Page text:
‘Living wage’ will eradicate corruption in public offices....as NASS intervenes, meets ministers, NLC, TUC on workers’ strike threats – Speaker Abbas

The Speaker of the House of Representatives Rt. Hon. Abbas Tajudeen, Ph.D, has reiterated his position that the government could eradicate corruption in public offices by paying the workers a ‘living wage.’

Speaker Abbas, however, stated that the government cannot fix all the perennial issues concerning wages and salaries all at once.

The Speaker made this known at a peace meeting convened by the leadership of the National Assembly between the Federal Government and the organised labour over a new minimum wage.

President of the Senate, Senator Godswill Akpabio and Speaker of the House, Rt. Hon. Abbas Tajudeen, had resolved to intervene in the crisis, leading to the declaration of a nationwide strike by the Nigerian Labour Congress and the Trade Union Congress from Monday.

Senate President Akpabio and Speaker Abbas, who disclosed their decision to jettison their two-day official assignment in Lagos State, led several principal officers and members of the chambers to the emergency meeting at the National Assembly Complex in Abuja on Sunday.

In his opening remarks, Speaker Abbas commended the leadership of the NLC and the TUC for accepting the invitation to the dialogue.

The Speaker said: “I think the Senate President has already opened the floor. He has made it categorically clear that we are on both sides: we are on the side of the government, and we are on the side of the people. That is why we call ourselves ‘The People’s Parliament.’ Whatever affects the common man affects us, too.

“I am sure someone would recall what I said during the independence anniversary lecture, that one thing that this government and this country can do to eliminate corruption in the long-run is to embrace a ‘living wage.’ There are no two ways about it. But we should also be mindful that the issues of numerous decades cannot be repaired within one day. It will be a gradual process.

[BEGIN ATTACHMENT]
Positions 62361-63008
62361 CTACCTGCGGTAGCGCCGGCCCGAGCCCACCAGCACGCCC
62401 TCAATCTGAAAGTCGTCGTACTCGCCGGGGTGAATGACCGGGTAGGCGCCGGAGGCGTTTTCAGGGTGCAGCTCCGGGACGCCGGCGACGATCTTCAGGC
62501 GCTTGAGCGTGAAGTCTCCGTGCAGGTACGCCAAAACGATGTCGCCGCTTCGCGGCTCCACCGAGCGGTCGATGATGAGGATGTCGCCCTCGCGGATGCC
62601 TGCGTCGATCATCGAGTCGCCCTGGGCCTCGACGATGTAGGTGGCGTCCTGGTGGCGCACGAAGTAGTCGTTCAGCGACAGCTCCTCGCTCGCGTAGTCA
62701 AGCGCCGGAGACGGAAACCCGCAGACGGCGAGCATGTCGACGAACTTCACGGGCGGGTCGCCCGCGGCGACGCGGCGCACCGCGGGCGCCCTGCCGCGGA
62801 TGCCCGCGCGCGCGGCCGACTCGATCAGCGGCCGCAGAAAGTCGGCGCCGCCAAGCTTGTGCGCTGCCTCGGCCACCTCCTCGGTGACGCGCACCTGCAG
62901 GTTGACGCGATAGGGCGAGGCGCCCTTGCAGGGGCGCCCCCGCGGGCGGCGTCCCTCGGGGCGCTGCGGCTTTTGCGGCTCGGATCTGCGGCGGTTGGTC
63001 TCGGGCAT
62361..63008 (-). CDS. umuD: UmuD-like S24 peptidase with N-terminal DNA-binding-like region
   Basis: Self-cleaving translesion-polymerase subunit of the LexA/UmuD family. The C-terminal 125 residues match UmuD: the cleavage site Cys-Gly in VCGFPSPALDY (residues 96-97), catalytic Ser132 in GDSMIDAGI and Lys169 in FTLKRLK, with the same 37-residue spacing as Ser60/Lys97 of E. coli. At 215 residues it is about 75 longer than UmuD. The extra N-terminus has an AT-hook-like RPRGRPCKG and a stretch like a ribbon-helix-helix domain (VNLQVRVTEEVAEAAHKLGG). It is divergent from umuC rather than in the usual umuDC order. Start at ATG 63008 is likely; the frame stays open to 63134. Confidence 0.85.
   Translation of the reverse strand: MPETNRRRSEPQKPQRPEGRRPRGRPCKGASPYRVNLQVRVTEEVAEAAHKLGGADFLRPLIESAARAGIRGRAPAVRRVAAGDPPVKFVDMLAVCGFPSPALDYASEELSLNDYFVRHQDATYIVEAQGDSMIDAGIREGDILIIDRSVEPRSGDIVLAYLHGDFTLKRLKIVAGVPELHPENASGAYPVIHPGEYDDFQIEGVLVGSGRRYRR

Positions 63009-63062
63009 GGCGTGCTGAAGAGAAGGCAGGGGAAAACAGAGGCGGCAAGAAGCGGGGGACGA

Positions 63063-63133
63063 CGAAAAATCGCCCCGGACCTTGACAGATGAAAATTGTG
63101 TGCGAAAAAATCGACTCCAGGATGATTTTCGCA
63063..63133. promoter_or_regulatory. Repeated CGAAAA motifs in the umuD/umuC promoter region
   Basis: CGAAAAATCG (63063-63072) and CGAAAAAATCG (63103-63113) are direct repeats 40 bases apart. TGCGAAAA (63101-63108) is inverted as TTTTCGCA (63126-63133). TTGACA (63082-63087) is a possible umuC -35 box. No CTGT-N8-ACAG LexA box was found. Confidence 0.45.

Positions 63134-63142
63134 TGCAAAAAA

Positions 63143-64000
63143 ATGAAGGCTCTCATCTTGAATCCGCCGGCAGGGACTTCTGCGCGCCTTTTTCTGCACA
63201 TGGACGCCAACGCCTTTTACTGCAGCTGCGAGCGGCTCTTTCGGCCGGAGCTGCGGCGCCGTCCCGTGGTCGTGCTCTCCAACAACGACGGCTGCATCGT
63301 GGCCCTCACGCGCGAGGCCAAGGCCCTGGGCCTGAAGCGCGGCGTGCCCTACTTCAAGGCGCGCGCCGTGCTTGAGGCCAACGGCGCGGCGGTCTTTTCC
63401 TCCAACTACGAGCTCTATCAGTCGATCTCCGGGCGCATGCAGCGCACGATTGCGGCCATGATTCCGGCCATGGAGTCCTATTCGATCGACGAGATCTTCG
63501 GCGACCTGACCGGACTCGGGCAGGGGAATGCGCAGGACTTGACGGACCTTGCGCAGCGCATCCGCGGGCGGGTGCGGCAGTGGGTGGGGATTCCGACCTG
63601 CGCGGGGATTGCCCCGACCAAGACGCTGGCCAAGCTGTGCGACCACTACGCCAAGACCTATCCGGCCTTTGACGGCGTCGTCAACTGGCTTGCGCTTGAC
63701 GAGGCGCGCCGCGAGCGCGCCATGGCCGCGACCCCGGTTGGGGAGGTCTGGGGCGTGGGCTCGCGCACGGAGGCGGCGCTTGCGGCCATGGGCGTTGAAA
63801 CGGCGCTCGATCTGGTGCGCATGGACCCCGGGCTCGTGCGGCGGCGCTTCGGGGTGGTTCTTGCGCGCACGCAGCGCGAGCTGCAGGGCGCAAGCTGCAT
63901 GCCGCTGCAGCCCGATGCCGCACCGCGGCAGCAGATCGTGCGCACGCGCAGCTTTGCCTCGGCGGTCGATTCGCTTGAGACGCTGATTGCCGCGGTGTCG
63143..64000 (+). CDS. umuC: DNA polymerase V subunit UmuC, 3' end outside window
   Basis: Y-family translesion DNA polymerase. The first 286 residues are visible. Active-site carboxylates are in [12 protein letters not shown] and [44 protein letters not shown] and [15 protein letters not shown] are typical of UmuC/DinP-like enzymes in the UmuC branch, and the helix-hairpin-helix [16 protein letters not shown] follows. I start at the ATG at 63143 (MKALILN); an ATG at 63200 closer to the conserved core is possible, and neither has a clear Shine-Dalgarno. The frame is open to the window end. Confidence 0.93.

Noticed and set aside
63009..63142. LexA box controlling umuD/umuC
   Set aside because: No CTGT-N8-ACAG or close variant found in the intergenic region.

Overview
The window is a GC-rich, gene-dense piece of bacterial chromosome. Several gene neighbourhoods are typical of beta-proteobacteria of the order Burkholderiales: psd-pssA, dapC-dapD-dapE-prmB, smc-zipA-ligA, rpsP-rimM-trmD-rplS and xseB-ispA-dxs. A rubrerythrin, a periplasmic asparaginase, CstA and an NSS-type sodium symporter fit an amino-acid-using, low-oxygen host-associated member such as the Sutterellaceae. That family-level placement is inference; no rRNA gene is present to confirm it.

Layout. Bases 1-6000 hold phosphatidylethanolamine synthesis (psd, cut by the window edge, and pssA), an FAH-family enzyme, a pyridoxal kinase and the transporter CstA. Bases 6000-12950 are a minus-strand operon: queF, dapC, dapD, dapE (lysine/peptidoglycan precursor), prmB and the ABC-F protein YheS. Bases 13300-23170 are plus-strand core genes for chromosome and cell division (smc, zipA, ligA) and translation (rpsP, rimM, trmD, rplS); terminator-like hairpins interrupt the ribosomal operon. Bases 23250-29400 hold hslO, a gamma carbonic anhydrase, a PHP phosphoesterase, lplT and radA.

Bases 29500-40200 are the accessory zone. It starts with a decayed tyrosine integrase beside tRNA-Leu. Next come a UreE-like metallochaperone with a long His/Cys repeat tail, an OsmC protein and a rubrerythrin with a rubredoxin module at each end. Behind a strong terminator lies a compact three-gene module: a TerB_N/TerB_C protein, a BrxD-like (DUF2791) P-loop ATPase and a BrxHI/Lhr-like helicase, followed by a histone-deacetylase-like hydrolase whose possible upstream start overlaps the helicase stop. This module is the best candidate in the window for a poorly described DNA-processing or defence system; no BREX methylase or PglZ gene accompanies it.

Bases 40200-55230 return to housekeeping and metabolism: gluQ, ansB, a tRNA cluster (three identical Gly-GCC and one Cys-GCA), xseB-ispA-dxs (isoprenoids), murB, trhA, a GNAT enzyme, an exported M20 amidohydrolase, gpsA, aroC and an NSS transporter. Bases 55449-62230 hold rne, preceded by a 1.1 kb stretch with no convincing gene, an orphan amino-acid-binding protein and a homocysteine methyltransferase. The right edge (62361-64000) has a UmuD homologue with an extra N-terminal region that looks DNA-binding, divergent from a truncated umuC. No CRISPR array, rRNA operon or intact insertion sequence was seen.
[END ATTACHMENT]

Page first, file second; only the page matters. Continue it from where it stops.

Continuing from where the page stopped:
“We have to start (from) somewhere and then agree to a plan of what we can do to reach that level where every Nigerian worker can beat their chest and say ‘I am earning enough to put food on the table; enough to take care of my basics.”

He added: “So, my take-home for all of us here is to say thank you to the organised labour for even accepting to come to this National Assembly; to give Nigerians and the government the hope that all is not lost; that we can be able to continue interacting, and we can continue to dialogue on this critical subject.”

After the opening remarks by Akpabio, Abbas, and the NLC and TUC presidents, the meeting went behind closed doors.

At the meeting were Deputy President of the Senate, Senator Barau Jibrin; Majority Leader, Senate, Senator Opeyemi Bamidele; Majority Leader, House, Prof Julius Ihonvbere; Minority Leader, Senate, Senator Abbas Moro; Deputy Minority Leader, Senate, Senator ‘Lere Oyewunmi; and Chief Whip, House, Hon. Usman Bello Kumo.

On the FG side were Secretary to the Government of the Federation, Senator George Akume; Minister of Finance and Coordinating Minister of the Economy, Wales Edun; Minister of Budget and National Planning, Atiku Bagudu; Minister of Power, Adebayo Adelabu; Minister of Information and National Orientation, Mohammed Idris Malagi; Minister of State for Labour, Hon Nkeiruka Onyejeocha; and the Minister of State for Agriculture and Food Security, Senator Aliyu Sabi Abdullahi; and the Head of the Civil Service of the Federation, Dr Folashade Yemi-Esan.

The organised labour was represented by the President of the NLC, Joe Ajaero; and President of the TUC, Festus Osifo, who led other national executives of the unions.

Emerging from the closed-door session, the meeting agreed that the FG continued with the N35,000 wage award to workers, which was suspended in February 2024, pending the negotiations and agreement on a new minimum wage.